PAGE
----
The Internet has spawned more innovation over the last 20 years than we’ve seen as a society in the past century. It has become a powerful economic equalizer, allowing us to participate in global commerce instantly and with people all around the planet.

But more than the incredible economic engine it powers, the Internet is the connective tissue that lets us create and share content that brings us closer together. Consider these facts: 140 characters tweeted from one country can spark a conversation halfway around the world; consumers can browse and purchase almost anything from the comfort of their own home; and a simple post from an independent blog can make headlines in The New York Times.

Today, we carry a world of information in our pockets everywhere we go. As remarkable as that is, we’ve become so accustomed to our unrestricted access to online content that it’s easy to forget what pays for it. And as consumers spend more time on the Internet, there’s little question that digital advertising – which topped US$ 100 billion worldwide last year and now represents roughly US$ 1 out of every US$ 5 ad dollars spent – has emerged as the lifeblood of our digital economy.

This value exchange isn’t a new concept. TV, radio, print and other traditional media have been able to fund the content they create while keeping consumer costs to a minimum (if they pay anything at all) thanks to advertising. And when it’s done right, with a high quality, contextually relevant ad experience, the value trade is a powerful one from which everyone benefits.

What’s different about the Internet is the volume and diversity of content available. From its beginning, the Internet has been a democratic and fertile ground where anyone can produce original content and share it with the world, from a college student in a dorm room to a major news organization with global reach. Both compete for the same attention from consumers, so to keep digital content available (and “free”) for Internet users, publishers need to be able to monetize their work by giving advertisers the opportunity to reach the right consumers.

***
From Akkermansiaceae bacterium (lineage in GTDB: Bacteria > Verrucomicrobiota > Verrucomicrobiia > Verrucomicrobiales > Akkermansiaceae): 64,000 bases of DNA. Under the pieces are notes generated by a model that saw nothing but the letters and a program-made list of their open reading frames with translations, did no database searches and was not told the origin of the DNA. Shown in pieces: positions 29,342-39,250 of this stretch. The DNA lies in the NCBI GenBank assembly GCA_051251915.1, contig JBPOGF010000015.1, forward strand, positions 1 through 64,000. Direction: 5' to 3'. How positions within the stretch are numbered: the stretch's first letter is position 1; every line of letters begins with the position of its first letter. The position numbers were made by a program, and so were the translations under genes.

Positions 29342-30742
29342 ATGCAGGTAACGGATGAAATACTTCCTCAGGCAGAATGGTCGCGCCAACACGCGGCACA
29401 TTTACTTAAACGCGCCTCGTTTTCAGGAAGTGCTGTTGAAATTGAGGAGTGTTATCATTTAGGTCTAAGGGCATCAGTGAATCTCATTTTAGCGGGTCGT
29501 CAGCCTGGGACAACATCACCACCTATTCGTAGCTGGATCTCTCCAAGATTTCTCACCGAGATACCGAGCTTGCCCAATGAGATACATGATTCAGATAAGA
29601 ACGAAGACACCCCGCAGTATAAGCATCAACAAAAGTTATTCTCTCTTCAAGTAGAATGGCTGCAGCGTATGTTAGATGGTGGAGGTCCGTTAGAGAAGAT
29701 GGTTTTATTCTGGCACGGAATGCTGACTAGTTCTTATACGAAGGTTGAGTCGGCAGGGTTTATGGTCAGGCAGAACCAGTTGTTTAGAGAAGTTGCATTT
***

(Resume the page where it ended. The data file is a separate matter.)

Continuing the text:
That’s where companies like Rocket Fuel, which makes digital advertising more relevant to consumers and effective for advertisers; Integral Ad Science, which helps protect the online ad environment; and my own, AppNexus, which works to put more money into the digital system by making it easier for content producers and advertisers to connect with consumers, come in.

Every day, our technology platform facilitates tens of billions of ad transactions, putting hundreds of millions of ad dollars in the hands of online and mobile content producers who use that funding to create more content for the consumer.  It’s a virtuous cycle. The better we are at putting together consumers, publishers and advertisers, the more effective and accessible the Internet will be in the future.

New York City, where  companies like Tumblr, MongoDB, and AppNexus are based, has long been recognized as the media and advertising capital of the world. Now the city has come into its own as one of the great technology hubs as well. At AppNexus, we’re bringing these three communities together to create a better Internet through better advertising because a better Internet means a better world.

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Author: Brian O’Kelley is Chief Executive Officer and Co-Founder of AppNexus, a World Economic Forum Technology Pioneer company.

Image: Internet cables are seen in Sydney REUTERS/Tim Wimborne.